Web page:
In the beginning of any Drupal project the site loads very quickly because there aren’t many modules installed. But as you add modules, the performance of the site will become slower and slower.
There’s always a certain point in the project where you realize it’s time to look at the problem and see if it’s a rogue module or some dodgy code, we’ve all seen this.
Trying to debug a performance issue can be tedious work. But often, it comes down to having too many queries loaded on a page.
If you’re on Drupal 7, just enable query logging using the Devel module. This will show all the queries generated at the bottom of the page.
But for Drupal 8 we have something better: Web Profiler.
Web Profiler is a Drupal 8 port of the Symfony WebProfiler bundle. The port is possible because Drupal 8 uses Symfony components.
Web Profiler adds a toolbar at the bottom of every page and shows you all sorts of stats such as the amount of database queries loaded on the page, which services are used and much more.
In this tutorial, you’ll learn how to install and use Web Profiler.
Go download the Devel module then install the Web Profiler sub-module.
$ drush dl devel $ drush en webprofiler
$ drupal module:download devel --latest $ drupal module:install webprofiler
Add highlight.js and D3.js
Highlight.js is used, as you can guess, to add syntax highlighting to code. You can see it used when listing out database queries.
To add highlight.js, just head over to its download page and click on the Download button in the “Custom package” section. Then extract the downloaded zip file into
/libraries/highlight so the path to the library is
D3.js is used when viewing the Timeline page.
To add D3, just go to its homepage and download the library by clicking on d3.zip. Extract the zip file copy the d3 folder into the
/libraries directory so it’s
Using Web Profiler
One thing I like about Web Profiler is that it’s easy to setup. Just install the module and the toolbar will appear on the page. Straightaway you’ll be able to see useful information such as the query count, memory usage and more.
Here are two useful items which’ll appear on the toolbar.
This shows you the time it took to render the page and memory usage.
If you click on the Timeline item and see an empty page it means you haven’t finished configuring it. You’ll need to add D3 and some code to your settings.php. You can grab the code from the “Displaying Timeline” section.
This shows you the amount of queries used to render the page and the total query time. If you want to see all the queries, just click on the Database item.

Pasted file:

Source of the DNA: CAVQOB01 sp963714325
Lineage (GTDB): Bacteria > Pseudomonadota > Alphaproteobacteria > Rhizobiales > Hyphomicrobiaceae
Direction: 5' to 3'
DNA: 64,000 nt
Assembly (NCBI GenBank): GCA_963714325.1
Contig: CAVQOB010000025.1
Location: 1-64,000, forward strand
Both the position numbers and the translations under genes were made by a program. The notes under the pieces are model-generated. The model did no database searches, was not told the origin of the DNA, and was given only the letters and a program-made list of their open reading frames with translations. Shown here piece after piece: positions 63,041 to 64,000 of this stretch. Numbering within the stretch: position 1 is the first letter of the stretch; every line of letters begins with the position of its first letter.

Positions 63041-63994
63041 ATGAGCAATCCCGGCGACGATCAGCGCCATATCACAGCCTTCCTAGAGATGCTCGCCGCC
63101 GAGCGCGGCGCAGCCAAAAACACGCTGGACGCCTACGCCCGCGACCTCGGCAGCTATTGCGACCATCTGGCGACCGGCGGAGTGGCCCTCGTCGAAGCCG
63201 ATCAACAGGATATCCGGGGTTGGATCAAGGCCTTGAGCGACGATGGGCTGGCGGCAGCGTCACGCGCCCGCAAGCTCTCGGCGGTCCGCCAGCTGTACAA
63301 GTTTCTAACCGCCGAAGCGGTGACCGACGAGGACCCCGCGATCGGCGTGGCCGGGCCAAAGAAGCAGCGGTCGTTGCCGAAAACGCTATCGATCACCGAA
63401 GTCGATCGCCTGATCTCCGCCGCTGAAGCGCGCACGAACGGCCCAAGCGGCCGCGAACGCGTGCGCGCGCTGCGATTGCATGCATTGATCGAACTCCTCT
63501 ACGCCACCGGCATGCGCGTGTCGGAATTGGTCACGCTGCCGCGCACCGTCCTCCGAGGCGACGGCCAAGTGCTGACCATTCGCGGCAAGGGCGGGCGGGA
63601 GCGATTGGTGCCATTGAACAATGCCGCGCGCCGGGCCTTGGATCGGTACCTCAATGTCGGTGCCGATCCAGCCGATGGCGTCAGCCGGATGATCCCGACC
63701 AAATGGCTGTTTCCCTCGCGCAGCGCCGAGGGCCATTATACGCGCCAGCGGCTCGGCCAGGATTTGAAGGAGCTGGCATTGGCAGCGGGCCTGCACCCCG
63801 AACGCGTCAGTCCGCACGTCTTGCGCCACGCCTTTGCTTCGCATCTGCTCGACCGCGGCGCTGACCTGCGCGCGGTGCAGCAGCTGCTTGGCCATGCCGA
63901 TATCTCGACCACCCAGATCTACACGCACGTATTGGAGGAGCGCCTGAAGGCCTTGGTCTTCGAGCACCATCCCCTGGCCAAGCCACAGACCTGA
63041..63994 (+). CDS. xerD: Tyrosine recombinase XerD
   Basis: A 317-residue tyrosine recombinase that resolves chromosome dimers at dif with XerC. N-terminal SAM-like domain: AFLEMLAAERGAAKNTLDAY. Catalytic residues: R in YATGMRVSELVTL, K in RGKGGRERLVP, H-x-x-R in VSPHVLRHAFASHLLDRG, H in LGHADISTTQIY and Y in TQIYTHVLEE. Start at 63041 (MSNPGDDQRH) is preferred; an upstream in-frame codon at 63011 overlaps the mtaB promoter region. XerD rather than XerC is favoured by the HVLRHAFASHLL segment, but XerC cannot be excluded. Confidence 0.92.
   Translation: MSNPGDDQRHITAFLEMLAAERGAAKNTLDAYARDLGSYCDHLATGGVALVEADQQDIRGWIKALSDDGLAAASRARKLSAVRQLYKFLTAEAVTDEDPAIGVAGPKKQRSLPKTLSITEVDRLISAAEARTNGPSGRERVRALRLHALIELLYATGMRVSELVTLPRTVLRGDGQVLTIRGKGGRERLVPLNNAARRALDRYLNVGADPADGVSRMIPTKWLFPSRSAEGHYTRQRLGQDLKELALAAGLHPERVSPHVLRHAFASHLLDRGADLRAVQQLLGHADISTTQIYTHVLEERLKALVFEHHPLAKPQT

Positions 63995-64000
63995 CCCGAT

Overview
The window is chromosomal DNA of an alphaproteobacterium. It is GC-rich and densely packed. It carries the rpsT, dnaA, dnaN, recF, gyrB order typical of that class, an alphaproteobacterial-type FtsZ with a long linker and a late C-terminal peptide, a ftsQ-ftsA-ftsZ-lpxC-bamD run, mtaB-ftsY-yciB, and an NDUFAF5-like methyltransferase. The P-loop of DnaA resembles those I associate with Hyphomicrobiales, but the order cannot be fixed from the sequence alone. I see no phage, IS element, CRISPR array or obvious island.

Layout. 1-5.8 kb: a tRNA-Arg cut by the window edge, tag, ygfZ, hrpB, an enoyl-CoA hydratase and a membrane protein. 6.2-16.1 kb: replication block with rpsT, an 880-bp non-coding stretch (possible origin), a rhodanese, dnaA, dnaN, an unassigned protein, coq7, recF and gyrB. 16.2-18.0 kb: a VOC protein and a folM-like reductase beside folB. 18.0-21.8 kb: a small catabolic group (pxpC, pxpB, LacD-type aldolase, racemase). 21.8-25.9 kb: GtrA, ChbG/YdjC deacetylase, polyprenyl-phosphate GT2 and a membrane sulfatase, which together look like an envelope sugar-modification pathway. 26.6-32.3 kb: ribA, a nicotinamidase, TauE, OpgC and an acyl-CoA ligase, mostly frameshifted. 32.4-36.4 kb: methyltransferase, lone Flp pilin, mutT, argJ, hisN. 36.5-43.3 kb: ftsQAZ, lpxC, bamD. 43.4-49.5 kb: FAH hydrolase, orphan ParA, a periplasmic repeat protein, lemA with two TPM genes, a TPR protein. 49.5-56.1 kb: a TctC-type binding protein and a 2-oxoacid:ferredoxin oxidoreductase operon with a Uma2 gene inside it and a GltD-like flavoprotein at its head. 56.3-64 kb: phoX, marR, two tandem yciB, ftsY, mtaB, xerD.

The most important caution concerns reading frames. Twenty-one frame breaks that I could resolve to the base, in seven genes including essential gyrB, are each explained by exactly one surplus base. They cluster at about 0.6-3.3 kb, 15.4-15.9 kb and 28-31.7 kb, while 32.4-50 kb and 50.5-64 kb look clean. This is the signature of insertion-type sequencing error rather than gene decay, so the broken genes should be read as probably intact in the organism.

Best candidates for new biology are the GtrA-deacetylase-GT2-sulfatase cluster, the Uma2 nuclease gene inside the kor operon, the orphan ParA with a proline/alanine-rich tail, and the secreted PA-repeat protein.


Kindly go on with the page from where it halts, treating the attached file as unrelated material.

Enable Extra Toolbar Items
Not all available toolbar items are active by default. To enable them, go to the configuration page by hovering over the Drupal icon on the left and clicking on “Configure Webprofiler”.
In the “Active toolbar items” checkbox list you’ll see all the toolbar items. To enable or disable, just check the checkbox and click on “Save configuration”.
Let us know which toolbar item you like to use in the comments below.
Configuring Web Profiler
Open Discovered Classes in IDE or Text Editor
In a lot of the reports that you get back from Web Profiler, it references a class and method. Take for example the database queries. You can see where the queries are called from.
Web Profiler lets you navigate directly to the class and method by clicking it. It’ll open the configured IDE and go directly to the method. This makes it easy to get to the source with a single click.
Let’s configure Web Profiler to open PhpStorm.
Go to the “Webprofiler settings” page (admin/config/development/devel/webprofiler) or click on the “Configure Webprofiler” link by hovering over the Drupal icon on the left.
Click on the “IDE SETTINGS” field-set and add
phpstorm://open?file=@file&line=@line into “IDE link”.
Please note, I’ve only tested this using PhpStorm on a mac.
For Web Profiler to display the details on the timeline page you must add the following two lines to your
$class_loader->addPsr4('Drupal\\webprofiler\\', [ __DIR__ . '/../../modules/contrib/devel/webprofiler/src']); $settings['container_base_class'] = '\Drupal\webprofiler\DependencyInjection\TraceableContainer';
Be aware that the code above assumes you’ll add the devel module in
The Web Profiler is a must-have module if you’re doing any development in Drupal 8. It gives you visibility into parts of Drupal which can be hard to debug. If you need to find the order in which events are loaded or how many blocks are displayed, it can help.
I’d recommend you have the toolbar displayed while building the site. This way if a page takes a while to render, then the toolbar will help you debug it.
Q: Nothing appears on the timeline page
First, make sure you’ve add the D3 library and you’ve add the bit of code in the “Displaying Timeline” section.